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Background: When I am reading some English books, I always find this pattern confusing. So now I make up a meaningless sentences to stand for my question.

He likes sweet apples and oranges.

Is the word sweet describing only apples or both apples and the oranges?

In another word, is the word appearing in the first noun also describing the 2nd noun that follows by "and" ?

  1. He likes sweet apples and sweet oranges.
  2. He likes sweet apples. He also likes oranges. (Whether sweet or not is fine)

Which one is correct understanding for the sentence He likes sweet apples and oranges ?

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    To me it means he likes sweet apples and sweet oranges, but others may disagree. Because he specifies the taste of the apples, I expect the same for the oranges. If he doesn't like sweet oranges, I'd expect something like "tangy" or "zesty" oranges. – anouk Sep 18 at 15:50
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In ordinary conversational usage, it is most likely that sweet would be interpreted to apply to both apples and oranges.

The construction is inherently ambiguous, however, and this weak default will be overridden by context. Furthermore, depending on the matter being discussed, even more possible interpretations must be considered.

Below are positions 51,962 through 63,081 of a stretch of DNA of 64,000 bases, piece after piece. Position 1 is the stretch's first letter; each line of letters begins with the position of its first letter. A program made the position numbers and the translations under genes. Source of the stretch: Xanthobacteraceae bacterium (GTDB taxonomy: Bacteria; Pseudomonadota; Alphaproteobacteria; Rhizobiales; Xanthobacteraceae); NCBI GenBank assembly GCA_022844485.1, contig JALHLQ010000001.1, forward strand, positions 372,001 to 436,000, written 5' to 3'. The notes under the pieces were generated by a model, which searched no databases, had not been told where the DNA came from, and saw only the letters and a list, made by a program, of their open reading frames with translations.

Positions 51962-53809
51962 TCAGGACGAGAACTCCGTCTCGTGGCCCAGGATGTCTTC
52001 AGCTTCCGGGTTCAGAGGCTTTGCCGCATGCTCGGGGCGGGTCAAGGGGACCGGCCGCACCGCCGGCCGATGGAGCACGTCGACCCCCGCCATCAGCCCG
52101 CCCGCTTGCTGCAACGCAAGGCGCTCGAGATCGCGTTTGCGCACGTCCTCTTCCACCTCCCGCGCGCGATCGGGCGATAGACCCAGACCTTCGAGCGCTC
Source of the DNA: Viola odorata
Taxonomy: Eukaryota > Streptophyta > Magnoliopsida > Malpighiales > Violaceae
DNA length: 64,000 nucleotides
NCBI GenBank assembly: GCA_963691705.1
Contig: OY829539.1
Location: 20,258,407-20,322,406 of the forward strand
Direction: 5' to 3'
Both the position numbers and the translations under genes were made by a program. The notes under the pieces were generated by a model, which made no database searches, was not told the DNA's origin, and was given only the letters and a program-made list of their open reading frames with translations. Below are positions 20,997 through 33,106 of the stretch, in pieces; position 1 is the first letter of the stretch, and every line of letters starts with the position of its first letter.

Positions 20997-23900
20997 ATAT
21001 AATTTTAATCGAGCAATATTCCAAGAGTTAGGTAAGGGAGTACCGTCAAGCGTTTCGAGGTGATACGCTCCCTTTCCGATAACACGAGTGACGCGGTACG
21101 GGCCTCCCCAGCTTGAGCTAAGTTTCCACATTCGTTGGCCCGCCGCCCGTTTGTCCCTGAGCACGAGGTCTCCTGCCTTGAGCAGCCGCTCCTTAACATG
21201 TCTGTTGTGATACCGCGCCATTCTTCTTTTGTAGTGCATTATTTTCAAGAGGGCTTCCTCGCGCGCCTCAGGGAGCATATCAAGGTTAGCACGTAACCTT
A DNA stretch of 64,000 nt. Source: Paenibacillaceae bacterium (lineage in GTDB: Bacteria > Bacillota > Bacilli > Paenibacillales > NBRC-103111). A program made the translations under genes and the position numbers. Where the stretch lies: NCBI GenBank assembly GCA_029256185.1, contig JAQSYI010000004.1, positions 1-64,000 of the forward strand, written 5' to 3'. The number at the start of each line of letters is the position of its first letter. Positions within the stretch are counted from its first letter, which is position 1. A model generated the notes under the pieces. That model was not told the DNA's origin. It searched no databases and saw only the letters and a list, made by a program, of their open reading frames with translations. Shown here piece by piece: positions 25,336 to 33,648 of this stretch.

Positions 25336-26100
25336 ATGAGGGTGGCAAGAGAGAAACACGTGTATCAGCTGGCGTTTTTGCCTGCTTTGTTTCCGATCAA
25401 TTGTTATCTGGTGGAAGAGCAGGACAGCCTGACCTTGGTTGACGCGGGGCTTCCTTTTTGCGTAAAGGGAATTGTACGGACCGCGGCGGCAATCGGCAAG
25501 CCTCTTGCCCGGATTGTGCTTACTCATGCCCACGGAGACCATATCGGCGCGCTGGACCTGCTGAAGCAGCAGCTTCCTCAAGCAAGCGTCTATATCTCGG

He wears bright red and yellow shirts.

This could mean

  1. He wears bright red shirts and also bright yellow shirts.
  2. He wears bright red shirts as well as yellow shirts of any intensity.
  3. He wears shirts that are a combination of bright red and bright yellow.
  4. He wears shirts that are a combination of bright red and yellow of differing intensity.

One can only get around this ambiguity by adding additional context or by rewording or reformatting the sentence to be extra-explicit:

  1. He wears shirts that are bright red and bright yellow.
  2. He wears bright red, and yellow shirts.
  3. He wears yellow shirts and also bright red ones.
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  • Ok so in a word it's based on the context, and if someone wants to be very specific, he should add addtional context or description. Thanks ;) – Rick Sep 19 at 2:39
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    Yes, if the distinction is important, be explicit. "We should get fruit for the ambassador's visit. She likes sweet apples and sweet, bitter, or sour oranges." – choster Sep 19 at 13:08

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